January '19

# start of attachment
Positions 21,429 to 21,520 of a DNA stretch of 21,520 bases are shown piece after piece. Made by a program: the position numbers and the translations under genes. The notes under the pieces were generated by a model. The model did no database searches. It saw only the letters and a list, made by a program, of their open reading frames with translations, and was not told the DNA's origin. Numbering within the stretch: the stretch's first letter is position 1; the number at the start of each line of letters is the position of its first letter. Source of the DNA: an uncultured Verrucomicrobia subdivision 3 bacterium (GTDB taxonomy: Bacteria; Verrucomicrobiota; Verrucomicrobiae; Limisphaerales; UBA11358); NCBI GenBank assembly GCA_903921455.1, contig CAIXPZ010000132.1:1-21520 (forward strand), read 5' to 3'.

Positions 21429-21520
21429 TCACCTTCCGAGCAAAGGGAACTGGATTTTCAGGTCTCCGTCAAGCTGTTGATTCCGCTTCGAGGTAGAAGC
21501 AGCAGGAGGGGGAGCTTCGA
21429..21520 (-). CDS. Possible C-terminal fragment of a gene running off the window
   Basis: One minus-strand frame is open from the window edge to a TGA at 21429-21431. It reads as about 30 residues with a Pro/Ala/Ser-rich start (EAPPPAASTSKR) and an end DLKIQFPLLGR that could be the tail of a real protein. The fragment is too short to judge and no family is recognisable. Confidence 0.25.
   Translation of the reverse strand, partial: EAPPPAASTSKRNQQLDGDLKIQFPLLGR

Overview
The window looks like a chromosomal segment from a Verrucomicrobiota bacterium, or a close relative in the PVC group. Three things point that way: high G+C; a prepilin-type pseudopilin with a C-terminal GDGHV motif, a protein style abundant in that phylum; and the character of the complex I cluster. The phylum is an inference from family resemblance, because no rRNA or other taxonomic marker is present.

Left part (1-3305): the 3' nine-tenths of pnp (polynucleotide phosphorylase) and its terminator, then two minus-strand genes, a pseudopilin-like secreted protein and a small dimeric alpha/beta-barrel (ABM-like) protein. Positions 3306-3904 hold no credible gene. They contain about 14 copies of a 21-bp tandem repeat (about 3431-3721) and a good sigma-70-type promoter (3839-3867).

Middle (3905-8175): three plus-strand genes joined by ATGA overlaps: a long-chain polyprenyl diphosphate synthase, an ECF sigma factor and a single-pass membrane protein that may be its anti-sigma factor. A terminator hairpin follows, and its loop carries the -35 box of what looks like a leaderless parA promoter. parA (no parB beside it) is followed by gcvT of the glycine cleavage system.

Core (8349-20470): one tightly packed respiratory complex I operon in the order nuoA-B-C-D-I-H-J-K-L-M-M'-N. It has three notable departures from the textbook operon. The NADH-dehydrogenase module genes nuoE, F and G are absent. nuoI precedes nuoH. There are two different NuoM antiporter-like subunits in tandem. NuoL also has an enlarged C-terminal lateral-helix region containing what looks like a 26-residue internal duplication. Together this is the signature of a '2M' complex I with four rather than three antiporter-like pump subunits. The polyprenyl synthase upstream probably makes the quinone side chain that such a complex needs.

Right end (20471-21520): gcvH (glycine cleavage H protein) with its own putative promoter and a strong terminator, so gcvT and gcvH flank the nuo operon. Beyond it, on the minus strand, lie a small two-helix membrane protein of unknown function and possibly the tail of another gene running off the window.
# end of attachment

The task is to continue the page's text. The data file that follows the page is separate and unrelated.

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JANUARY 2019 THE SHOP 7 is also a deceleration from the 5.0-percent surge of 2018. "There are several reasons for slower growth in 2019," says Hoyt. "The largest is that deficit-financed tax cuts at the start of 2018 lifted growth. No such support, in terms of an additional increase in after-tax income, is expected in 2019. Job growth will also be slower because of there being fewer available workers." Also, Hoyt notes that interest rates will likely be higher, a factor that can have a softening effect. SHELF PRICES RISE Retailers, for their part, are largely relieved of a problem prevalent in the marketplace a year backā€”the inability to raise shelf prices. "Lack of pricing power is still a concern, but is not as big of an issue now," says Hoyt. "Retail prices actually began to rise a bit in the first half of 2018, for the first time in three years. That's most likely because of the tight labor market and the resulting toleration for price increases by shoppers." Indeed, pricing increases are expected to be the key to success in the months ahead. "Growth will be more price-driven in 2019 than in 2018," Hoyt predicts, noting the need to increase revenues largely by boosting prices rather than moving more merchandise accelerates a trend that began in 2018. Favorable as it seems, the bright revenue picture has not been shared by all retail players, however. "The renaissance of retail has been uneven," says Bob Phibbs, a retail con- sultant based in Coxsackie, New York ( "2018 was a mixed bag, with legacy players having a harder fourth quarter, and lowering their outlook toward the end of the year." Those merchants who came out on top, says Phibbs, invested early in a multi- channel sales approach. "The successful retailers went after shop- pers in every buying pattern, whether that meant selling in-store, online or letting them order online and pick up in the store, or even delivering to their homes. For the ones who started looking at digital sales 10 years ago, 2018 was the year their approach finally started to bear fruit." The same secret sauce will work in 2019, he adds. (See Retail Success Map sidebar on page 10 for more.) EMPLOYMENT GROWS The nation's shoppers are opening their wallets wider in response to a happier jobs picture, one that should only brighten in the months ahead. Moody's expects unem- ployment to drop to 3.4 percent by the end of 2019, down from the 3.7 percent recorded at the end of 2018. (Moody's Analytics first declared that the economy had reached a state of what is often called "full employment" with its 4.1-percent showing in 2017). "The fundamentals of the labor market look good, at least into the mid-year of 2019 and probably longer," says Hoyt. "The nation is adding jobs faster than the growth in the wage-earning generation, so we expect a further tightening of the labor market in 2019." More jobs mean more wages, so shop- pers will have more cash to spend. Average hourly earnings are expected to grow by 3.2 percent in 2019, up from the 2.8 percent of 2018 and the 2.6 percent of the previous year, according to Moody's. Happy shoppers are driving the favorable retail environment.

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